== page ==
The thought of eye surgery makes many people feel uncomfortable. So when it comes to cataracts, it’s natural to want to know if alternatives to cataract surgery exist. Because cataracts tend to develop slowly, alternatives may work well in the early stages. But most people who are diagnosed with a cataract will eventually need cataract surgery, especially once vision becomes impaired enough to interfere with daily activities.
To better understand the range of treatment options as cataracts progress, let’s first look at what a cataract actually is. Age-related cataracts occur when proteins in the lens of the eye begin to break down and clump together, forming cloudy spots on the normally transparent lens. Over time, the cataract progresses, causing symptoms like blurry or hazy vision, dullness of colors, and glare that makes night driving difficult.
When it comes to viable alternatives, it depends largely on how developed the cataract has become and how much it affects vision. Read on to discover solutions that work for some people at different stages of cataract growth.
Play the Waiting Game
Because cataracts tend to progress very slowly, many people are able to wait until the cataract begins to cause visual symptoms. While there is no way to predict how rapidly a cataract will develop, some people have cataracts for 10+ years before symptoms become pronounced.
Delaying surgery isn’t likely to change the outcome of the procedure. So for most people, cataract surgery isn’t necessary until the cataract interferes with the ability to perform everyday activities like driving or cooking. Only a qualified eye doctor can provide treatment recommendations.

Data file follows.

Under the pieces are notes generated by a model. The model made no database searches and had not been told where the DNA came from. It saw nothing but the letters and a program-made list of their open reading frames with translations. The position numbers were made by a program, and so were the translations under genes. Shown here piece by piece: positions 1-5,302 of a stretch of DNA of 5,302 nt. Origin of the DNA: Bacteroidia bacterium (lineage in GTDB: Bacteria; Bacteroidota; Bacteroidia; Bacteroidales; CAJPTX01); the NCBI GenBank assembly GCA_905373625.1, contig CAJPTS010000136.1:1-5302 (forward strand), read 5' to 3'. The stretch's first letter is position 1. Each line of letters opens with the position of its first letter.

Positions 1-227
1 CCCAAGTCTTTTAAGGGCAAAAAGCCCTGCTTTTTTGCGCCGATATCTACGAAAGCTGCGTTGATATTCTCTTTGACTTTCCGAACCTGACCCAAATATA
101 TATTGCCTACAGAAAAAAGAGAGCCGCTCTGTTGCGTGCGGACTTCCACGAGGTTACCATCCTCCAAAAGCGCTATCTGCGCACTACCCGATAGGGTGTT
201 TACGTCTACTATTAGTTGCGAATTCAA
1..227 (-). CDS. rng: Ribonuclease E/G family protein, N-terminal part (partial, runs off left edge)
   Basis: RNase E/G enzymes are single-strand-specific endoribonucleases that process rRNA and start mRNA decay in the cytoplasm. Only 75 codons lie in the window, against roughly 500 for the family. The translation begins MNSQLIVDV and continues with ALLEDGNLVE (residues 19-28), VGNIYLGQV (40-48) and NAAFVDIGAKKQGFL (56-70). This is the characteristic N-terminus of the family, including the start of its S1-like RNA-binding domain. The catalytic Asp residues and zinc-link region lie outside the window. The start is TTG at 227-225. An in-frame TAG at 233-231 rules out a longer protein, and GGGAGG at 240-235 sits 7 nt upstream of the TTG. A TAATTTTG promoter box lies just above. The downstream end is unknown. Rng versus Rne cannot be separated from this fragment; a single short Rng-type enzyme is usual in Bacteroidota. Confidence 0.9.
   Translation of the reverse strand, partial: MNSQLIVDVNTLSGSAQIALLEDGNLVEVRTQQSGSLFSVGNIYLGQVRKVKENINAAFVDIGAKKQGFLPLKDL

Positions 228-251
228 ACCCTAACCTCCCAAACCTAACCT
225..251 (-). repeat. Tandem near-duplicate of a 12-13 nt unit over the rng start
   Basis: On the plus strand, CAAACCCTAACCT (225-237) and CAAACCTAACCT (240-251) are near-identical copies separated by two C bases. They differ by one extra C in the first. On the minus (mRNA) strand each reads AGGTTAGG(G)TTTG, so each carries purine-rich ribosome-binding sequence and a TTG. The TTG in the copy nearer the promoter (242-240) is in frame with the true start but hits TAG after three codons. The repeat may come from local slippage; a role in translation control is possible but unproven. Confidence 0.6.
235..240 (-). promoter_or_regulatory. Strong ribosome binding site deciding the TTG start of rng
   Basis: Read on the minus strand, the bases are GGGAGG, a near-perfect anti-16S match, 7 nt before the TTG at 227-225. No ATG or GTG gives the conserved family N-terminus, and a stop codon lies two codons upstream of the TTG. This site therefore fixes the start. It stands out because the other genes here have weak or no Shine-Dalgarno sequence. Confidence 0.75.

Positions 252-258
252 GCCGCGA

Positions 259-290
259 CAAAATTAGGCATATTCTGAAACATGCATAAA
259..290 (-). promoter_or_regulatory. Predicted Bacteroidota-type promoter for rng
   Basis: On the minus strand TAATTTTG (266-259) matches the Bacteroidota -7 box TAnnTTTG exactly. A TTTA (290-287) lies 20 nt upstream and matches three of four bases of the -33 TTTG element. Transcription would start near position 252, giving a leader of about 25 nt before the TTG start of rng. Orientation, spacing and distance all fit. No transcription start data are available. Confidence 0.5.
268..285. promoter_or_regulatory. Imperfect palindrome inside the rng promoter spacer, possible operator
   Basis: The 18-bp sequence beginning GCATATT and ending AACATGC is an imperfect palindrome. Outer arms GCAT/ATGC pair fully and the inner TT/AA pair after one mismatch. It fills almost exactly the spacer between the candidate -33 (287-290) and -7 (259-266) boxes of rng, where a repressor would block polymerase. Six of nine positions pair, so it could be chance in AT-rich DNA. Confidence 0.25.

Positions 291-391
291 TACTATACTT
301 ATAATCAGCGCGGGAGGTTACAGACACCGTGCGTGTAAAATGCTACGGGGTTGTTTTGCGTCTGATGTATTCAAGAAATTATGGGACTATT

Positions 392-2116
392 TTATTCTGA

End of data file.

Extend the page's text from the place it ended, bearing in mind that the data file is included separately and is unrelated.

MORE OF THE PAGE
New Glasses Prescriptions
In the early stages of cataracts, eye doctors may recommend a change in glasses or contact lens prescriptions. New eyeglasses may restore good vision for a while. Over time, though, as the cataract worsens, there may come a point where glasses alone cannot correct vision. When new glasses no longer work, your eye doctor may recommend cataract surgery.
Increasing Light When Reading
As we age, we generally need more light to perform everyday activities. Along with reading glasses or contact lenses, brighter light becomes necessary to be able to read, write, and perform other up-close visual activities like sewing, knitting or woodwork.
This need for increased light may happen gradually and almost go unnoticed. When a cataract is present, adding extra light coupled with a new eyeglass prescription, may help manage symptoms for a little bit. Ultimately, though, when the cataract becomes large enough, cataract surgery may be the best solution.
While there is unfortunately no known way to prevent cataracts, studies have shown that certain lifestyle changes may delay cataract growth. Avoiding prolonged exposure to sunlight and wearing sunglasses that block ultraviolet rays when outdoors can help as UV light exposure increases the risk of developing a cataract.
Smoking is another risk factor, so quitting this habit may not only be good for your lungs, but for your eyes as well.
When vision becomes significantly impaired from cataracts, and glasses or contact lenses are no longer helping enough, in most cases doctors will recommend cataract surgery. Although it may sound scary, cataract surgery is one of the most common eye surgeries performed today.
Cataract surgery involves replacing the clouded lens of the eye with a clear artificial lens known as an intraocular lens or IOL. There are different types of IOLs ranging from monofocal IOLs, which correct vision at one distance, to advanced IOLs that use pinhole technology to correct near, mid-range and distance vision.
The IC-8 Lens Advantage
If you’ve been diagnosed with a cataract, talk to your doctor about cataract surgery and your replacement lens options. The IC-8 small aperture lens offers many advantages over traditional monofocal and multifocal IOLs. It is designed to provide a natural range of vision from near to far, including mid-range vision needed to read a computer screen, and may increase your freedom from glasses. With the IC-8 lens, one can achieve continuous and seamless vision at all distances. Learn more about the IC-8 lens.